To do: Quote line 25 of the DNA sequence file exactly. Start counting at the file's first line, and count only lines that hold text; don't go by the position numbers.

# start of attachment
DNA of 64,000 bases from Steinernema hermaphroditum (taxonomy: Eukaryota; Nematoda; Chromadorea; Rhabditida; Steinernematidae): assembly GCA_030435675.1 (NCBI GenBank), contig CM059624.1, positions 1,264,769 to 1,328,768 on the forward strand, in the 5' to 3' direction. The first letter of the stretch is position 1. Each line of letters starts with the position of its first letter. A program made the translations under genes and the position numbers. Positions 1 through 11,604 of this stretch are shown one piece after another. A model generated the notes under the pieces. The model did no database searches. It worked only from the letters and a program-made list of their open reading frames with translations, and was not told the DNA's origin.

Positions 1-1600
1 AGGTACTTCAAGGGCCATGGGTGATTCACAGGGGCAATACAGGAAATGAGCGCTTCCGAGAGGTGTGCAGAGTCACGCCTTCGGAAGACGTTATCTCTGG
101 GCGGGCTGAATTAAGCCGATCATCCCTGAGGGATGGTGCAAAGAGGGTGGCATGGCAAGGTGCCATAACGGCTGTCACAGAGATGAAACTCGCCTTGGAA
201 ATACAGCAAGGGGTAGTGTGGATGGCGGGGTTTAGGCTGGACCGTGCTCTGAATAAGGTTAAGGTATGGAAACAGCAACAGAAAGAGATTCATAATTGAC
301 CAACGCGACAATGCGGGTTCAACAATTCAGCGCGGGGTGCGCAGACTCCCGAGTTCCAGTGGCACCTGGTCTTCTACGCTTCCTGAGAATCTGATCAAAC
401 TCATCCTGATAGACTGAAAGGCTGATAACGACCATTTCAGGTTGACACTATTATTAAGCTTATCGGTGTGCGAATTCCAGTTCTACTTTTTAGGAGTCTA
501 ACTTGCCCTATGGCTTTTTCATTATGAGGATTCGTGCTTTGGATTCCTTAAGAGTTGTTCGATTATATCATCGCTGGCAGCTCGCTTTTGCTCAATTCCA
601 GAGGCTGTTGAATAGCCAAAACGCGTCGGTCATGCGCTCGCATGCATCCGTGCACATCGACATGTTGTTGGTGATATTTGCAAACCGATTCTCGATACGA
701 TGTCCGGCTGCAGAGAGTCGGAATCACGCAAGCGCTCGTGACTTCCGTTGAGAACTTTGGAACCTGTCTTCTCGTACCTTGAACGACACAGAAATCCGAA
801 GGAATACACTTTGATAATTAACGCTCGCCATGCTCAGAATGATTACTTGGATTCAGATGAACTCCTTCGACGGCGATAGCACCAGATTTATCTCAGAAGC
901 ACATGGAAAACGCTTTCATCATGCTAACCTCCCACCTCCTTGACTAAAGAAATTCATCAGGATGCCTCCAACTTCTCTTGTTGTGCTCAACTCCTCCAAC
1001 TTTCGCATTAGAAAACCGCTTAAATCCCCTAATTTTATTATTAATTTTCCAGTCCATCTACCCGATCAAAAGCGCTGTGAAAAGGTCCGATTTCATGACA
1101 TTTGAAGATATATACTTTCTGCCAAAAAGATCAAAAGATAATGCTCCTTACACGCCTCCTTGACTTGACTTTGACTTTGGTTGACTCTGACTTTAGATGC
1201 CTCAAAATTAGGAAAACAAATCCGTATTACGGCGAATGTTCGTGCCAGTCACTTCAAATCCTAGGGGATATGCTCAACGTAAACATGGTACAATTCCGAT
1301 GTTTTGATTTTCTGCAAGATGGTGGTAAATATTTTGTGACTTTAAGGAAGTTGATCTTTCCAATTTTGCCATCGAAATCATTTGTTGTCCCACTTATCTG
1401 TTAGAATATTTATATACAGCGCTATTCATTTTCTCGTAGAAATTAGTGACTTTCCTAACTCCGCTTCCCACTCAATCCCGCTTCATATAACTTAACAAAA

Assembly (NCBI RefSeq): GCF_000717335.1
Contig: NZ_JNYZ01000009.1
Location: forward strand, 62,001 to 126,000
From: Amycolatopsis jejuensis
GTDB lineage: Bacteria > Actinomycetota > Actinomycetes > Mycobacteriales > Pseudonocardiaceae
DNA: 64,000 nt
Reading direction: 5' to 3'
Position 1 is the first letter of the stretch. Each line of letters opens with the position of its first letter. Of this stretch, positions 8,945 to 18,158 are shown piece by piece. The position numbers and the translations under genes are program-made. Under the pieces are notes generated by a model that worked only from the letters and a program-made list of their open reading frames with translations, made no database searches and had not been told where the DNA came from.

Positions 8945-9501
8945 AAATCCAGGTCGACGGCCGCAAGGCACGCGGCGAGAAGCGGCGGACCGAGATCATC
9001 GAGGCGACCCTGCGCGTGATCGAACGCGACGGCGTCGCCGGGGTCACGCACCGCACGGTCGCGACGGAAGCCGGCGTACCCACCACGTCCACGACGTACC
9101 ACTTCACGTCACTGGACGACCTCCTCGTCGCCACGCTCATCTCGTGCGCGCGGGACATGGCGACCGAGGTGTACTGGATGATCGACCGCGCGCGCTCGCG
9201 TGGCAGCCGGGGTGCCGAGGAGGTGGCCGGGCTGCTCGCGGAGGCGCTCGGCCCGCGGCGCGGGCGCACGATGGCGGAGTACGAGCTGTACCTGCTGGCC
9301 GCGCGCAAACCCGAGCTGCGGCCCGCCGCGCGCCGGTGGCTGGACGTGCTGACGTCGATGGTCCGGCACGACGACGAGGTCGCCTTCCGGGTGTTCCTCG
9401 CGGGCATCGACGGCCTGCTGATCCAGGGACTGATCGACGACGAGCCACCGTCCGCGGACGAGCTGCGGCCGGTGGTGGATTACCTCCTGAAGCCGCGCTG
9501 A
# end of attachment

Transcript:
Position 1 is the first letter of the stretch. Each line of letters opens with the position of its first letter. Of this stretch, positions 8,945 to 18,158 are shown piece by piece. The position numbers and the translations under genes are program-made. Under the pieces are notes generated by a model that worked only from the letters and a program-made list of their open reading frames with translations, made no database searches and had not been told where the DNA came from.